Technology brings banking to the world’s underserved
Roughly 2 billion people are “unbanked” around the world, according to the World Bank. At the “Inclusive Finance” panel at the Milken Institute Global Conference, participants discussed the challenges of accessing capital and moving individuals—especially those in rural areas around the globe—into the financial system. Technological innovations are rapidly changing the financial landscape and transforming how individuals and businesses conduct transactions, opening up possibilities for the unbanked to become “banked.”
Mobile-phone technology, for instance, is already having a positive impact on financial inclusion, especially in developing economies. Bob Collymore, CEO of communications company Safaricom Ltd., cited M-Pesa, a mobile phone-based service designed to transfer money between people. Collymore said that mobile money has greatly contributed to financial inclusion in Kenya’s financial system, but he also made a point to distinguish between mobile money and current movements towards mobile banking.
Mobile money acts as a substitute for cash by allowing two individuals to transact with each other over their phones, while mobile banking moves individuals into the more formal banking system by allowing users to both save and borrow.
And yet, while money can move between two phones over the M-Pesa network for instance, Bill Barhydt, founder and CEO of Abra, said it was “unbelievable” that in 2015, mobile-phone users still cannot send money between any two numbers in the world across different cell services. “We’re in a new era of money when you can digitize cash, physically store it, and carry it with you digitally,” Barhydt noted. Abra’s platform enables users to store fiat money on the phone, allows the movement of that money between any two smartphones in the world using the Abra network, and turns every single smartphone in the world into an ATM for everyone else—letting users become tellers in the process.
And it’s not just mobile phones that are driving financial inclusion. The Ripple Protocol, explained Chris Larsen, CEO and co-founder of Ripple Labs, connects financial networks and local banks, allowing users to make transactions in any currency on any payment network, providing a much more efficient, streamlined way to transact.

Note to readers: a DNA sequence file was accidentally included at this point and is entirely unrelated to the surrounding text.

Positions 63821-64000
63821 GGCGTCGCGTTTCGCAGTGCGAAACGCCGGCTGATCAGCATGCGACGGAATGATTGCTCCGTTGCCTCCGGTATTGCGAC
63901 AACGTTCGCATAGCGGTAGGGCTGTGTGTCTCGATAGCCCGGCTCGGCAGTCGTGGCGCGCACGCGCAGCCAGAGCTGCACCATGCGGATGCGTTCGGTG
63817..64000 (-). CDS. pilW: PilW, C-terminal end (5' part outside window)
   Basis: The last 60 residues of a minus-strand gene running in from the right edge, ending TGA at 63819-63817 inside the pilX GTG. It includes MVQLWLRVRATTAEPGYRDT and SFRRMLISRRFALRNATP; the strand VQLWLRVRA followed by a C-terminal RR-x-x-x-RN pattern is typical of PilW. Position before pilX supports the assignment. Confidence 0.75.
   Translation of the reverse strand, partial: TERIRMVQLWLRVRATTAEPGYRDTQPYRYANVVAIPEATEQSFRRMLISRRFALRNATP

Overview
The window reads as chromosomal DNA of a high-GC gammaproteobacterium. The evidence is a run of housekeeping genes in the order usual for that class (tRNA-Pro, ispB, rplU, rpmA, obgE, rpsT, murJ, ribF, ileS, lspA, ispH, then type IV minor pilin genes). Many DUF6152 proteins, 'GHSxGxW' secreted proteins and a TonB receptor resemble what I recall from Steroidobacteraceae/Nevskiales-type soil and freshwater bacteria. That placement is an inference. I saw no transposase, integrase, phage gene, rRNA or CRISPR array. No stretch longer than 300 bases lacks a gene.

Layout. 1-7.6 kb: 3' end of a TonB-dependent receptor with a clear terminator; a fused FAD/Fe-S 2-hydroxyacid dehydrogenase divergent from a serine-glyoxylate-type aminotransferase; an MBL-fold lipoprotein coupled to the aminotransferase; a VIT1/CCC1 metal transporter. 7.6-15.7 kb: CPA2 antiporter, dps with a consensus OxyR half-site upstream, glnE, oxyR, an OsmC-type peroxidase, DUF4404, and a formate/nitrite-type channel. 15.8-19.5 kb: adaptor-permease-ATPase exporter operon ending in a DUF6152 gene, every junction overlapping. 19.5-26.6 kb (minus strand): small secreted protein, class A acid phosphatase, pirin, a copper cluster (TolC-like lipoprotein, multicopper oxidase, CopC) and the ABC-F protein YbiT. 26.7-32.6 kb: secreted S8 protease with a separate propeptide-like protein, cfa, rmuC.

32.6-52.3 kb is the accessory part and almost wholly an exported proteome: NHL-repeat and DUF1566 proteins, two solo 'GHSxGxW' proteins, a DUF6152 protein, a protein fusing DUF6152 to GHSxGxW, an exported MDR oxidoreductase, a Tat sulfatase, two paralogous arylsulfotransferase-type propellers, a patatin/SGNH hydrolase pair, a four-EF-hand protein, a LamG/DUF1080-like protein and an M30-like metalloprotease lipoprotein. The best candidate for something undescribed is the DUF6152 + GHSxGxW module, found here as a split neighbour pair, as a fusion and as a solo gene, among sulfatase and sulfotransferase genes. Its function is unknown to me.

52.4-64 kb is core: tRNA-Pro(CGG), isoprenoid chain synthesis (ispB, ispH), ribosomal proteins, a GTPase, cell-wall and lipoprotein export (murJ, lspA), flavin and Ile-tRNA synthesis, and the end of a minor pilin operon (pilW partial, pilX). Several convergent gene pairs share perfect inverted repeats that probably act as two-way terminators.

These innovations are being driven, in part, by banks’ continued pull-back from correspondent banking and remittance activity due to heightened regulatory requirements and restrictions. Current anti-money laundering and counter-terrorist financing (AML/CTF) regulations are making it much more expensive (both from a cost and legal perspective) for large financial institutions to maintain relationships with local banks in developing economies. As banks pull back, “it’s making the problem of interoperability worse, not better,” said Larsen.
And this makes efforts to improve financial inclusion that much harder. More than 5 billion people have “little access” to basic financial services, said Shamina Singh, executive director of MasterCard’s Center for Inclusive Growth, and this segment represents $4 trillion in purchasing power today, and $8 trillion in the next few years. Much of this population does not have any identification, Singh noted, even though an identity is required to effectively engage in the formal economy, especially in light of heightened AML/CTF regulations worldwide.
David Thompson, chief information officer and executive vice president of global operations and technology at Western Union, said that it becomes very difficult to transact with someone without an identity, especially since cash is still king despite the rise in digital innovations. Roughly 85 percent of remittances are conducted in cash around the globe, with a significant portion of remittance activity going to family support. Heightened regulatory requirements have made it difficult to send money globally, and innovations in payments can go only so far because, as Thompson explained, innovation is especially difficult in rural areas of developing economies—the very areas that depend on remittances.
That said, technological innovation can greatly enhance transparency in transactions both domestically and internationally. Getting regulators and policymakers to understand the benefits of the technology is key to making this happen. Otherwise, legacy systems and regulations are likely to continue to slow—or even impede—innovation. Going forward, the Milken Institute continues its dialogue with policymakers and regulators at the state and federal levels in developing regulatory frameworks conducive to the digital demands of the 21st century.